You might remember (or rather, you might have struggled to forget) “Fearless Girl,” a 50-inch bronze statue of a girl, hands on her hips, skirt blowing in the imagined, perpetual wind, installed the day before this past International Women’s Day on Wall Street, staring down that same street’s iconic bull.
“Look at that metal girl,” the internet gasped. “Look how fearless she is in the face of an also-metal bull; neither of them have a brain or real kind of body and yet still I am full of awe.”
Fearless Girl became iconic of a particular brand of extremely broad, commercialized feminism—one that doesn’t care about action as much as it cares about signaling that the social media user is hip to the conversation and sympathetic to the Right causes. This connotation was solidified, boringly, when it came out in October that State Street, the financial services firm that had installed the statue would pay $5 million to settle claims that it paid over 300 top women employees less than it did men in the same positions.
This little symbol wasn’t the only venture with less-than-pure motives to employ the idea—now cliché—of the “fearless woman.” In fact, it has been hard to avoid it. This year, website Refinery 29 used the word “fearless” with seeming abandon—a participant in a smoothie challenge, a body positivity advocate, a quest for a nose stud, Gordon Ramsay, and, perplexingly, a fictional character’s nihilism. The Showtime show SMILF about a single mother used the advertising tagline, “Functional sometimes. Fearless always.” Forbes published a list of “Fearless female founders to follow in 2018.” Adidas launched their “Fearless AF” campaign meant to shine a light on “badass” (yet another meaningless word) female runners. Fabletics, Kate Hudson’s athleisure brand, also has a “Fearless” campaign from earlier. So does Victoria’s Secret, as well as a collection of similarly-named lip glosses and perfumes. Deodorant can also allegedly help women feel fearless, so can shoes, and this planner. Columbia Journalism Review even referenced Jezebel’s “fearless feminist reporting.”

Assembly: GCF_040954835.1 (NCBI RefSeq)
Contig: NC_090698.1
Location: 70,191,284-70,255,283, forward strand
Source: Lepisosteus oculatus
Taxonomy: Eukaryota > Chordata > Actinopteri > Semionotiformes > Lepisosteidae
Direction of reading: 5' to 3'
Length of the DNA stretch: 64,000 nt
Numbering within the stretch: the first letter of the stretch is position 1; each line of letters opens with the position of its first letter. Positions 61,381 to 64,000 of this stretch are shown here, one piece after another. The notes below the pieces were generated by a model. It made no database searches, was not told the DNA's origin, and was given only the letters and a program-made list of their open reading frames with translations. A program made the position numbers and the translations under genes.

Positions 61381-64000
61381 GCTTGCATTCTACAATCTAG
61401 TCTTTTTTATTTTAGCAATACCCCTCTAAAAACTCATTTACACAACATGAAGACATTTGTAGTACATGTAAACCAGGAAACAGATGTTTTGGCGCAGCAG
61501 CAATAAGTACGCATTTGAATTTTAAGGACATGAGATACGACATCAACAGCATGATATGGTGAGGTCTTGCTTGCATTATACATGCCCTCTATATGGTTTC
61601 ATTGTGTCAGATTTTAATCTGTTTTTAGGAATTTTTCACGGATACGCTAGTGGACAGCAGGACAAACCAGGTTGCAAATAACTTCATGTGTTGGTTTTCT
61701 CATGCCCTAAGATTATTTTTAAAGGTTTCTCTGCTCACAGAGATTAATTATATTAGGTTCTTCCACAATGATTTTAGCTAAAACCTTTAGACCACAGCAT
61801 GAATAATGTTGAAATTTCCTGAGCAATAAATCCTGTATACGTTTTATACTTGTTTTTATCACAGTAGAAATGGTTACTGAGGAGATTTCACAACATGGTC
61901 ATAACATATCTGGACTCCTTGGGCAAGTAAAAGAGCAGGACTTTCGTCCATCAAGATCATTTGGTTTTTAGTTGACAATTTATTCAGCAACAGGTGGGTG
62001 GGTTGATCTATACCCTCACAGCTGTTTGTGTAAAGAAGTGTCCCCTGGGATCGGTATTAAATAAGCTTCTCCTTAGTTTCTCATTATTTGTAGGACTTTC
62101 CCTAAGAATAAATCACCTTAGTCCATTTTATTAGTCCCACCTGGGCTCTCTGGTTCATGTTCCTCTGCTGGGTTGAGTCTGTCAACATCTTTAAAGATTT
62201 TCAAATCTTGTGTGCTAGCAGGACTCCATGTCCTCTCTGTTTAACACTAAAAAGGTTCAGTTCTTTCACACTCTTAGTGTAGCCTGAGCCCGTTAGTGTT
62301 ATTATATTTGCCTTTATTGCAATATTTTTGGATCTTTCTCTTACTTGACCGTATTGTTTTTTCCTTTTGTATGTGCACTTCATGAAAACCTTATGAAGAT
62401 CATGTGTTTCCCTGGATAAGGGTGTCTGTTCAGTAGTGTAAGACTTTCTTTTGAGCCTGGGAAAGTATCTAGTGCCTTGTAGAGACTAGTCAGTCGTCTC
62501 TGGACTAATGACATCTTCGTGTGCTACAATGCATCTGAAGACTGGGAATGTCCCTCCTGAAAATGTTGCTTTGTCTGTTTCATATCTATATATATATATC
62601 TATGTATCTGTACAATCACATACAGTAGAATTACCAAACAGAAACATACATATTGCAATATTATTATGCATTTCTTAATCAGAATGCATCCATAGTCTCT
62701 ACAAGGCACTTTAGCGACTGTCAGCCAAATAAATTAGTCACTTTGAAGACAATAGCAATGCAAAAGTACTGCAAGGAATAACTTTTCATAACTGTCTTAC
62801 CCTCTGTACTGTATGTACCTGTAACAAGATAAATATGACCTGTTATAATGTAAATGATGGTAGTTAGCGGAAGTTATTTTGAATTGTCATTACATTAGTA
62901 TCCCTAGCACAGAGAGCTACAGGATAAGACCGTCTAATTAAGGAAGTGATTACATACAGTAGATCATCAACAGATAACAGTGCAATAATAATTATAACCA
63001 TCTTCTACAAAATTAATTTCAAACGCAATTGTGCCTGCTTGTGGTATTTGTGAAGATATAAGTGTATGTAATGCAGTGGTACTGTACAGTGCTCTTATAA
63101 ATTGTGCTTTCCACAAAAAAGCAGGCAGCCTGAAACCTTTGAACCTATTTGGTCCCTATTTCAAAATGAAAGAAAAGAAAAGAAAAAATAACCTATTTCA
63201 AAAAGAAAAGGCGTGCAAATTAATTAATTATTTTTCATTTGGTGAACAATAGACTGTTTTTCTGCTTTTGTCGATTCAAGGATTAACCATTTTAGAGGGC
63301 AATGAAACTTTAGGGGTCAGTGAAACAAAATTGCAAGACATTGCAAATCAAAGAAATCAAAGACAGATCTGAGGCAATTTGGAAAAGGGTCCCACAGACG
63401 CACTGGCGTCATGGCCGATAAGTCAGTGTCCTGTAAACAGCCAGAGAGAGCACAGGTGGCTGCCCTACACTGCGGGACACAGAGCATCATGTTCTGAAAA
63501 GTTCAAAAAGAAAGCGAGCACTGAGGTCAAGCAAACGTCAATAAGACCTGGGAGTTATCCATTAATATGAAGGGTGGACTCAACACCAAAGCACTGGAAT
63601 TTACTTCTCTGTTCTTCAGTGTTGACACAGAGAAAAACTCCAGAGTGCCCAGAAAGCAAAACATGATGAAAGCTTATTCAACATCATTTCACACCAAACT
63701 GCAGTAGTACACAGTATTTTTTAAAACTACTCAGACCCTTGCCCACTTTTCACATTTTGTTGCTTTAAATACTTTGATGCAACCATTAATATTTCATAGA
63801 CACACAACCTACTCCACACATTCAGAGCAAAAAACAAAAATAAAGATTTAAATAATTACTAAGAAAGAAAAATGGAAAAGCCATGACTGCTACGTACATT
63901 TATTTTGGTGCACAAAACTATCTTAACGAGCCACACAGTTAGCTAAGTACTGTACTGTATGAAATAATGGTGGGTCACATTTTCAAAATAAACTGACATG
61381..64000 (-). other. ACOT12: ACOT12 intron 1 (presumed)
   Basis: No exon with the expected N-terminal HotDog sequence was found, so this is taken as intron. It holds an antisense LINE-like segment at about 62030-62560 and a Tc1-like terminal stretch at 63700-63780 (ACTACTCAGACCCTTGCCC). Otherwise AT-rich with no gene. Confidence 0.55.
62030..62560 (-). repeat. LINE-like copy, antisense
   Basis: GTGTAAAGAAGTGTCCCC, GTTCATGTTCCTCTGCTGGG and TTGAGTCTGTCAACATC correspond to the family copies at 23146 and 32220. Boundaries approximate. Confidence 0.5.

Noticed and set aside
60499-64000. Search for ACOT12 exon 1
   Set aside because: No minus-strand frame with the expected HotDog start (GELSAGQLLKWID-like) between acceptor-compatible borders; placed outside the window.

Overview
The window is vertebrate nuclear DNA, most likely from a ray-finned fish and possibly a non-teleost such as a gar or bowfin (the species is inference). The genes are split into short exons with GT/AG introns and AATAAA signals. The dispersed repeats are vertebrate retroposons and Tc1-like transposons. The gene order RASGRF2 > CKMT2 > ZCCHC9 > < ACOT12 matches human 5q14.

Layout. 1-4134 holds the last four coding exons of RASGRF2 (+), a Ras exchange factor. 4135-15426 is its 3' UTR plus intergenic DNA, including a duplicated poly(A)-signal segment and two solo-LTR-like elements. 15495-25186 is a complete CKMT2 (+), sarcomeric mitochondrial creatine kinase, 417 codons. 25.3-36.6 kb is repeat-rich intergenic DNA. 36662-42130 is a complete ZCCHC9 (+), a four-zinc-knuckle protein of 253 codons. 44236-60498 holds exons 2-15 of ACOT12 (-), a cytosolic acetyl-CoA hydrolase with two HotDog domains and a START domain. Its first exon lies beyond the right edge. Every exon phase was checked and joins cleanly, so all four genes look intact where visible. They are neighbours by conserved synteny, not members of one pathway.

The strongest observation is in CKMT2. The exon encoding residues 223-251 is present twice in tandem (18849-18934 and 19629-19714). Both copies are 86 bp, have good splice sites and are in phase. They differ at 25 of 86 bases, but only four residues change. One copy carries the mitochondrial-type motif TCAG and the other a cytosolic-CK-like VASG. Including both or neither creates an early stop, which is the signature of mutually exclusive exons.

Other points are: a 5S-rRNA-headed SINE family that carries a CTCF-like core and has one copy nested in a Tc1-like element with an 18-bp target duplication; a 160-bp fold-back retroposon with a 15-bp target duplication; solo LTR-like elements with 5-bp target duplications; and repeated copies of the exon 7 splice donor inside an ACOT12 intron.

But anyone who has actually been paying attention in 2017 knows that it hasn’t been the year of the fearless woman—for many of us, it’s been a year of constant, unchecked anxiety and an honest assessment of the state of Americans would have similar findings.
NBC News reports that college students are more anxious and depressed than ever; A Centers for Disease Control and Prevention study found that the number of Americans with serious psychological distress has also risen to 8.3 million. Washington Post columnist Dana Milbank writes about an upcoming paper in the journal “Psychoanalytic Perspectives” that deals specifically, if anecdotally, with the spike in psychological distress since the election:
“Since the start of Trump’s rise to power,” Aibel writes, analysts “have become acutely attuned to traumatic arousals” in patients from the political environment. “Several colleagues have shared that many formerly eating disordered patients were retriggered to bulimic episodes that hadn’t occurred in many years until Trump’s candidacy. . . . In the run-up to the election, mental health providers of all stripes were reporting ‘a striking number of anxious and depressed clients who are fixated on the election, primarily fearful of Trump.’ Since Election Day, such colloquialisms as Trump Slump, Trump Anxiety and Trump Affective Disorder achieved cultural and perhaps even clinical currency (in an informally diagnostic sense, of course) along with increases in reported incidents of bullying” and the like.
Since Donald Trump assumed office in January, women, people of color, immigrants, and other marginalized communities have experienced an unabaited assault on our rights—to healthcare, to government assistance, to free speech, to bodily autonomy, to remain in our home country, to have nonviolent interactions with law enforcement. In their jobs, they have continued to be afraid of speaking out against misconduct, hostile environments, and pay disparity. After decades of polluting and over-extracting natural resources, our planet is literally on the brink of swallowing us up and becoming a desolate space marble. Meanwhile, we could be nuked out of existence for no greater reason that Trump had a stuck fart for six hours and felt like doing something major.
But this year, that real, material fear has been co-opted and rebranded, so that when we look to the media—our society’s beautifully warped mirror that makes us look at once more beautiful and more hideous—we see a badass fearless kween. She’s just like us, but speaks only in slogans.